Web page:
The hospital, which has been facing staffing shortages, will continue to require all new hires get the original COVID-19 vaccines and the new booster, according to its spokeswoman. The updated shots are only available as boosters.

Houston Methodist gives bonuses ranging from $5,000 to $15,000 to new hires, depending on the job and shift. The hospital also gives the same amount as a referral bonus to employees.

Epoch Times Photo
Jennifer Bridges poses in Houston, Texas on June 22, 2021. (Francois Picard/AFP via Getty Images)

Doctor Questions the Science

Houston Methodist was also the first hospital system in the United States to mandate its private health care workers who are credentialed medical staff to have the shot. Dr. Mary Talley Bowden treats COVID-19 patients in her private practice, BreatheMD, and had privileges with Methodist. However, the hospital temporarily revoked her privileges and suspended her after she announced she was only treating unvaccinated patients in late 2021. She resigned and is suing the hospital for defamation.

After being shown the email from Phillips about the change in the mandate, Bowden pointed out the notice did not provide any scientific data for the booster.

“While quietly retreating from forcing its employees to get the next booster, Methodist assures everyone the previous shots were ‘very successful’ at preventing infection and the new shots are ‘expected to rebuild immunity.’ The hospital is privy to an enormous amount of clinical data, why aren’t they sharing it?” Bowden told the Epoch Times. “Houston Methodist touts itself as leading medicine yet seems to have no data to back up its claims.”

Mandate Consequences

Jennifer Bridges was a nurse at Methodist for eight years. She worked in the hospital’s COVID-19 unit during the height of the pandemic. She was fired on June 22, 2021, for refusing to get the vaccine. She and other former Methodist employees sued the hospital in federal court, but the case was dismissed. They are still pursuing their case through Texas state court. Bridges now works as an emergency room supervisor.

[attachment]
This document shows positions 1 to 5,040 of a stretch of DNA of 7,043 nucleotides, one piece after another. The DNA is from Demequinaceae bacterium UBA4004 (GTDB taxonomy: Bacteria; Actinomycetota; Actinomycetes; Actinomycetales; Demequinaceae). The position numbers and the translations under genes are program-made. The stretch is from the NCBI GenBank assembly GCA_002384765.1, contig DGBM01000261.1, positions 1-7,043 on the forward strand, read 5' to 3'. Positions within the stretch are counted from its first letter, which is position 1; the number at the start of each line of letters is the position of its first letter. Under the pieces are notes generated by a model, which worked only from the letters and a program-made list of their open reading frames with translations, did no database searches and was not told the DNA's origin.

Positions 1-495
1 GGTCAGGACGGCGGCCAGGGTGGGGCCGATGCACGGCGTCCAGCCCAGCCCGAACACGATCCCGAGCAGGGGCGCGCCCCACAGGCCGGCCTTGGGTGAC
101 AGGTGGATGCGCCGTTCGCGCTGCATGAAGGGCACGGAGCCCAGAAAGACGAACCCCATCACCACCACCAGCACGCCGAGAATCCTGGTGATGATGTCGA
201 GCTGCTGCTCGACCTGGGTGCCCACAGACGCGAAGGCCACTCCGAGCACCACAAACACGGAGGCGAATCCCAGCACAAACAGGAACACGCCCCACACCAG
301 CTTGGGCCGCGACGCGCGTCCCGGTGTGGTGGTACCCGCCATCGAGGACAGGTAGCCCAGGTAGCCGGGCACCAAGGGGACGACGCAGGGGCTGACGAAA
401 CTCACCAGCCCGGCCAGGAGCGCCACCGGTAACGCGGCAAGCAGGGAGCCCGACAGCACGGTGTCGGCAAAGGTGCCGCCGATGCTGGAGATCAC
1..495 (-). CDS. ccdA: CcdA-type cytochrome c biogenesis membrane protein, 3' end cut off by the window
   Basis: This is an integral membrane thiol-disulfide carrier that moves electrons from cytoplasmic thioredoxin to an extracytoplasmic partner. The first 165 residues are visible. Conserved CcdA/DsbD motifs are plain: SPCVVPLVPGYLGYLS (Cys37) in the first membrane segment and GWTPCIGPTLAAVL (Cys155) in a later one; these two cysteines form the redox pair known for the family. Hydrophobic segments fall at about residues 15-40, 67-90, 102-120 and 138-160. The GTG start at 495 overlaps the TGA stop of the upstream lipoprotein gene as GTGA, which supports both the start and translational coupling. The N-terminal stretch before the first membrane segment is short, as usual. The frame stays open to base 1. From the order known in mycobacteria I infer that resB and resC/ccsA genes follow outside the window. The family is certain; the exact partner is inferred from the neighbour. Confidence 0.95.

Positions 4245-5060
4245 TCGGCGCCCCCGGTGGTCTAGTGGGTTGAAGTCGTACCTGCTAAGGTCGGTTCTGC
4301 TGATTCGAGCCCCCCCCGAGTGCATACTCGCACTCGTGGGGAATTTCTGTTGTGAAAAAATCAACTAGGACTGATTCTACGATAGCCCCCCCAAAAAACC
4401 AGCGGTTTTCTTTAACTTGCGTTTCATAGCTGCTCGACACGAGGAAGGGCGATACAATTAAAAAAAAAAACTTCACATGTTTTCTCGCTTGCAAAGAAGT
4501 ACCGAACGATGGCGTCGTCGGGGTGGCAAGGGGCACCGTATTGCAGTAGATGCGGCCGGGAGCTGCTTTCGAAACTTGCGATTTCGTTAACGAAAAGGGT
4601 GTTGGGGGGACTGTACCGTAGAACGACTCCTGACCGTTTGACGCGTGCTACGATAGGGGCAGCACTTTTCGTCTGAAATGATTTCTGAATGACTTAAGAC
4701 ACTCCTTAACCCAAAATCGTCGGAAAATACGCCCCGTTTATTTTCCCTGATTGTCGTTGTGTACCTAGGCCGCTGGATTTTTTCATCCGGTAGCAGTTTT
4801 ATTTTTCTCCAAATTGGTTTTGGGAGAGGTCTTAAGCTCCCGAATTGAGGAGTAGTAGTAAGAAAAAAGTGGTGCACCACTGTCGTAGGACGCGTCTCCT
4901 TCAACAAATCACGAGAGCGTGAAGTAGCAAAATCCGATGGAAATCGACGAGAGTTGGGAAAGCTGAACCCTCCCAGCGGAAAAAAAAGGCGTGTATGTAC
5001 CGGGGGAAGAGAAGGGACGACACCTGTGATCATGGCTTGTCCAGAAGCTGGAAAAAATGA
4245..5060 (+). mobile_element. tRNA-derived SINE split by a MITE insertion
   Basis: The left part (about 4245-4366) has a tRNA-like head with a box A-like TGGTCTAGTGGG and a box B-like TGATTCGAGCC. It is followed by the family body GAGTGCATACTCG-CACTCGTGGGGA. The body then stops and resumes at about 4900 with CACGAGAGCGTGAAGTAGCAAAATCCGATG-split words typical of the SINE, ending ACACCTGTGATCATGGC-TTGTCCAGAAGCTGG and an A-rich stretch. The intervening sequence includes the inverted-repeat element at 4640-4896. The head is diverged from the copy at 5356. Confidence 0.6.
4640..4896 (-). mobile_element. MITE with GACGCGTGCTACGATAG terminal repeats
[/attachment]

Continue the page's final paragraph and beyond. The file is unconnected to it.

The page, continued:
Bridges says she is angry that she worked on the front lines in the hospital at the beginning of the pandemic to treat COVID-19 patients and then lost her job over a vaccine mandate that is now being loosened.

“They targeted nurses—first responders—who put our lives out there to treat COVID patients and threw us to the curb. People have lost everything, gone bankrupt, and one was homeless because they were fired for refusing to take an experimental shot against their will,” Bridges told The Epoch Times.

“Methodist has no clear criteria for anything they’re doing. It’s so back-and-forth with just whatever fits their needs at the moment,” she said. “Now they are claiming there is science behind it. Well the first two shots didn’t work. All their nurses still got COVID. All the shots did was injure a lot of people.”

Bridges said current employees are unhappy. “They call me ‘Mother Methodist,'” said the nurse. “People are still contacting me all the time about getting bullied about the mandates or jumping on my lawsuit. People are quitting or getting fired left and right.”

Correction: A previous version of this article misspelled the name of the Houston Methodist spokeswoman. The Epoch Times regrets the error.

Emily Miller
Emily Miller is an award-winning investigative journalist and author in Washington, D.C. Her newsletter "Emily Posts News" gives readers original, exclusive reporting and insider analysis.